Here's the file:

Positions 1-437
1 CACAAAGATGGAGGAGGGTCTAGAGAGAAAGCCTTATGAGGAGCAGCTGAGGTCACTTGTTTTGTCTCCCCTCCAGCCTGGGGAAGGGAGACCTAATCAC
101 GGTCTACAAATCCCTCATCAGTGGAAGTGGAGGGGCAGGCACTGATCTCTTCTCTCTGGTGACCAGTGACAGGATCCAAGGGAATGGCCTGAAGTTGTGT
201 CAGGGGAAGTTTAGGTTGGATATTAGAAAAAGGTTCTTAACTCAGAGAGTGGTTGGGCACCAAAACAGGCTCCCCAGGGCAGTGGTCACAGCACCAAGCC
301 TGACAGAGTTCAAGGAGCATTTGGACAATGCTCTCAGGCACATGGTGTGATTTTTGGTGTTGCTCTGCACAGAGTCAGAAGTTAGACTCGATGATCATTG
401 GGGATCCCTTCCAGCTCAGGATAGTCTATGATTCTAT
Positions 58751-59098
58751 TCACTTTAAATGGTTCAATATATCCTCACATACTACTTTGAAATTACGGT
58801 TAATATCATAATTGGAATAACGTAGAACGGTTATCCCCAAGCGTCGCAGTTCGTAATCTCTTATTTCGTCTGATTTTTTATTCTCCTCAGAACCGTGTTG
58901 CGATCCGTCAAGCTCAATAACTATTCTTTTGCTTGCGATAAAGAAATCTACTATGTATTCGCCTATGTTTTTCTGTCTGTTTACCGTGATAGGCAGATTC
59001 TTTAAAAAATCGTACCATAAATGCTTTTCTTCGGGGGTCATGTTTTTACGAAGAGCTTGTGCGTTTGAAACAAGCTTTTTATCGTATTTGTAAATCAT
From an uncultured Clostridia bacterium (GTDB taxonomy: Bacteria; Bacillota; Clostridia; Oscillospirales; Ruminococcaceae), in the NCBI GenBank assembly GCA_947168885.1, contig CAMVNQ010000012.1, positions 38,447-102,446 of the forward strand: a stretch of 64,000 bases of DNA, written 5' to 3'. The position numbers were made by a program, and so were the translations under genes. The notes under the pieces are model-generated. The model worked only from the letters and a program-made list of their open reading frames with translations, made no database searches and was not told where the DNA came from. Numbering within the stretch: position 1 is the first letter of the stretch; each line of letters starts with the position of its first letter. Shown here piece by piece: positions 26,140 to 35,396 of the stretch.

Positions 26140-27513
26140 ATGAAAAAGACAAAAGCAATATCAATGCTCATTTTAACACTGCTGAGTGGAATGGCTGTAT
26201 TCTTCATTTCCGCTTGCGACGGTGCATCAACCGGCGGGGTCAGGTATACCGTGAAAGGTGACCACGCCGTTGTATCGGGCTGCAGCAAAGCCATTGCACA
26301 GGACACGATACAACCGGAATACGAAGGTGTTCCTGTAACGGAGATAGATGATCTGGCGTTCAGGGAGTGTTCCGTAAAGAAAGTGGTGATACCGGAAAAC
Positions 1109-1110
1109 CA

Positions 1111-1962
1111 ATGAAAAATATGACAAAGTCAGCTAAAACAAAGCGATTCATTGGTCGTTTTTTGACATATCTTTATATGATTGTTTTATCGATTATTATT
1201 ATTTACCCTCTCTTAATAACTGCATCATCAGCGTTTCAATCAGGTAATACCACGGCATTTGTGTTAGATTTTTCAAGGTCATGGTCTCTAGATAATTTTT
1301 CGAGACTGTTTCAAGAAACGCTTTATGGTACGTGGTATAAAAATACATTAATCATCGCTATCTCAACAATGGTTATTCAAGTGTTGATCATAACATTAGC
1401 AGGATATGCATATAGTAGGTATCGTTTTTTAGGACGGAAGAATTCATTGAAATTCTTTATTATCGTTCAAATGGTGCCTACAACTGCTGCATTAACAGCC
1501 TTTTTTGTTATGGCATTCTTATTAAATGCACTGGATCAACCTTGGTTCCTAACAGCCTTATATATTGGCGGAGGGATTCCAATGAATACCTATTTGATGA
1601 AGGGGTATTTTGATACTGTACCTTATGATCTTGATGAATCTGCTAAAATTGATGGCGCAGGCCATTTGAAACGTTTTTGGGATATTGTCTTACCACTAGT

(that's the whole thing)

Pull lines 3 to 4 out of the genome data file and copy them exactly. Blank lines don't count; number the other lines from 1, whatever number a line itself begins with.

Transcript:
101 GGTCTACAAATCCCTCATCAGTGGAAGTGGAGGGGCAGGCACTGATCTCTTCTCTCTGGTGACCAGTGACAGGATCCAAGGGAATGGCCTGAAGTTGTGT
201 CAGGGGAAGTTTAGGTTGGATATTAGAAAAAGGTTCTTAACTCAGAGAGTGGTTGGGCACCAAAACAGGCTCCCCAGGGCAGTGGTCACAGCACCAAGCC